The evidence is beginning to mount that the housing market has stabilized and is improving. While 2011 was the worst year for new single-family construction since World War II, a ray of sunshine erupted in the last quarter that is giving the industry hope that the market has started a climb out of the depths of depression.

There is concrete evidence of improvement in the fourth quarter sales orders reports from the 12 public home builders who have filed their numbers. Every one reported better sales in their fourth quarter. The numbers varied from a barely improved 0.8% from M.D.C. Holdings to a whopping 41.8% for Standard Pacific Homes, but they were all in the positive range.

The Census reported single-family starts were up to 470,000 in December, the highest number for all of 2011 and since the tax-credit's temporary boost. “With the federal home buyer tax credit out of the way, we believe demand has stabilized and is finally painting a truer picture of conditions,” said Adam Rudiger, an analyst with Wells Fargo, in the bank's "The Construction Paper."

And builders are showing some more optimism. The NAHB/Wells Fargo Housing Market Index, which tracks home builder sentiment, has risen sharply since September, from a 14 to a 22. Though granted that’s still low, with the majority of builders being still soured on the market, it’s moving quickly in the right direction.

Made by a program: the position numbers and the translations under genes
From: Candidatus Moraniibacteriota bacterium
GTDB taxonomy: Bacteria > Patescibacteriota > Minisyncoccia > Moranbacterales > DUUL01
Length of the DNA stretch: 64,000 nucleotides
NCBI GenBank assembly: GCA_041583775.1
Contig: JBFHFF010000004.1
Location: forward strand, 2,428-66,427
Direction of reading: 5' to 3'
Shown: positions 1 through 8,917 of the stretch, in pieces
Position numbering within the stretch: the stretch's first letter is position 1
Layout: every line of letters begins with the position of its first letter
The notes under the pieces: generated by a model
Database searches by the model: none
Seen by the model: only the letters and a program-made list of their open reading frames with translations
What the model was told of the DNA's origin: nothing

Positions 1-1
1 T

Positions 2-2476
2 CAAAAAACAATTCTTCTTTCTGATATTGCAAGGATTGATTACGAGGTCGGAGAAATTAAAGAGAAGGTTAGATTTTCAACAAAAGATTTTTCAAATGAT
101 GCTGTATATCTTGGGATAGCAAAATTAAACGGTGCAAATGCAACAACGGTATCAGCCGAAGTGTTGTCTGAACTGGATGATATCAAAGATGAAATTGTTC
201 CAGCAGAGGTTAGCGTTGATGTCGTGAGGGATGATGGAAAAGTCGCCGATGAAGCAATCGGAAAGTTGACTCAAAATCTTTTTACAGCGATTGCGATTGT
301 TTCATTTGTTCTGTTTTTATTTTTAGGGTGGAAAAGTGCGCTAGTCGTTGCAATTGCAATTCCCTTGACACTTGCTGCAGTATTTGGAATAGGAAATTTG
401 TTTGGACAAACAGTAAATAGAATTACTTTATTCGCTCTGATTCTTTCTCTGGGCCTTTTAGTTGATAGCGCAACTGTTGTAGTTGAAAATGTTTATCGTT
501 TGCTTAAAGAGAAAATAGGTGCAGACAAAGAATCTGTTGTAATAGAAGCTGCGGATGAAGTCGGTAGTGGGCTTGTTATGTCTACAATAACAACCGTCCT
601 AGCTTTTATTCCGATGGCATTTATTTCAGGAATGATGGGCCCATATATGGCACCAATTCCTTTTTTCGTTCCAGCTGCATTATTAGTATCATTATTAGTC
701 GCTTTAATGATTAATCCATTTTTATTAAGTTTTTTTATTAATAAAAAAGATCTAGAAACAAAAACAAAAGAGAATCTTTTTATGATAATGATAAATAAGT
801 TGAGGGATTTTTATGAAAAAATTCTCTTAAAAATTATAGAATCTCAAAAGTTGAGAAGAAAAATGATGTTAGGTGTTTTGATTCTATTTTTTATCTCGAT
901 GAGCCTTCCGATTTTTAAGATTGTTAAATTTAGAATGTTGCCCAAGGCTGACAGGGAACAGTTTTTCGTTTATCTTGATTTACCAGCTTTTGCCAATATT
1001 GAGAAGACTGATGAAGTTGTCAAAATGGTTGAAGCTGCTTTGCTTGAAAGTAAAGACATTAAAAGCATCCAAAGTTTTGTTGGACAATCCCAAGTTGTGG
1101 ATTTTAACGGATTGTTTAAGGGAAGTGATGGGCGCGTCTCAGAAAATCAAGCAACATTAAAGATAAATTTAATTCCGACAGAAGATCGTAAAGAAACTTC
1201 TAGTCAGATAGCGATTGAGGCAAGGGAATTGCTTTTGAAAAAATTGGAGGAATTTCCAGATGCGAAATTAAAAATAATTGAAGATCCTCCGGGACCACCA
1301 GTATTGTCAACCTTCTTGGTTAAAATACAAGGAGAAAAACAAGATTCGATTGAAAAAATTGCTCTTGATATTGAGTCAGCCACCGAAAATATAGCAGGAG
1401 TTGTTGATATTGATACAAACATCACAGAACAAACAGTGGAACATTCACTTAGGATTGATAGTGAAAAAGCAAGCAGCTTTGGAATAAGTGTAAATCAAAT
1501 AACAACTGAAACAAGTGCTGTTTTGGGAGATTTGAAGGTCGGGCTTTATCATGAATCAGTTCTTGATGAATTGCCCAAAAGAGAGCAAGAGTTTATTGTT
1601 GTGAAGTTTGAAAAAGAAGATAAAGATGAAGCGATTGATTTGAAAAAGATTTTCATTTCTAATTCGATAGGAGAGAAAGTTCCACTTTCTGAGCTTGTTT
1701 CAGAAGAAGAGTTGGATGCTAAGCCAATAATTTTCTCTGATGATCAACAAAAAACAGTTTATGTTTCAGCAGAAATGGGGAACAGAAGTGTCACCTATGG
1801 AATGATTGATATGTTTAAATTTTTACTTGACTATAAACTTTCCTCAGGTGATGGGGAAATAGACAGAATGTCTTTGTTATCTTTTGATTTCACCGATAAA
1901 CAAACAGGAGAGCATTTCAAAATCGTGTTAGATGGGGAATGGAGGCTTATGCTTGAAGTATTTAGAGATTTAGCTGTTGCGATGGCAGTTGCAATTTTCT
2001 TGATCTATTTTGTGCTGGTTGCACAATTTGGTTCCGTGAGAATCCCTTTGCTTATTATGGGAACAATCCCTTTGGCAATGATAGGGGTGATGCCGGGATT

“The last time this indicator showed a similar correction was in the Spring of 2010 when actual activity improved due to the federal home buyer tax credit, suggesting that it can be a reliable indicator of field conditions,” wrote Rudiger.

Public Builders' Fourth Quarter 2011 Sales Orders
Beazer Homes USA 30.9%
D.R. Horton 12.8%
Hovnanian Enterprises 3.2%
KB Home 37.7%
Lennar Corp. 20%
M.D.C. Holdings 0.8%
Meritage Homes Corp. 5%
M/I Homes 9.7%
NVR 22.3%
PulteGroup 1.3%
The Ryland Group 17.9%
Standard Pacific Homes 41.8%

There was also plenty of anecdotal evidence at the International Builders' Show in Orlando last week that many people in the industry think that market improvement is afoot. There were more smiles and more bounce in the steps of even the weary trade floor walkers.

Then there were the show’s educational sessions, where presenters were starting to talk about the challenges that an improving market might bring. “The Builder’s Prayer is Answered--So Let’s Make Sure We’re Prepared for Success,” was the title of one session.

“In 2012 the markets will begin moving toward a steady recovery … but we need to be prepared to maximize our success,” the session description added.

There are still plenty of challenges. Fighting buyer worries and finding them mortgages remain a constant problem for home sellers. And, while sales orders were up for the publicly held home builders, many were still challenged to turn a profit and margins remained thin for most.

But the sales have to happen before the profits can begin to rebound and sales prices can begin to stabilize and then rise, which will help stave the valuation write-downs that continue to be a drag on public builders’ bottom lines.

Kent Colton, president of The Colton Housing Group, a housing research and consulting company and a senior fellow at the Harvard Joint Center for Housing Studies, felt the new sense of optimism at the builders' show.

“There is a sense that it has really stabilized and now we are seeing some positive signs,” he said. “It’s there.”

Teresa Burney is a senior editor for Builder magazine.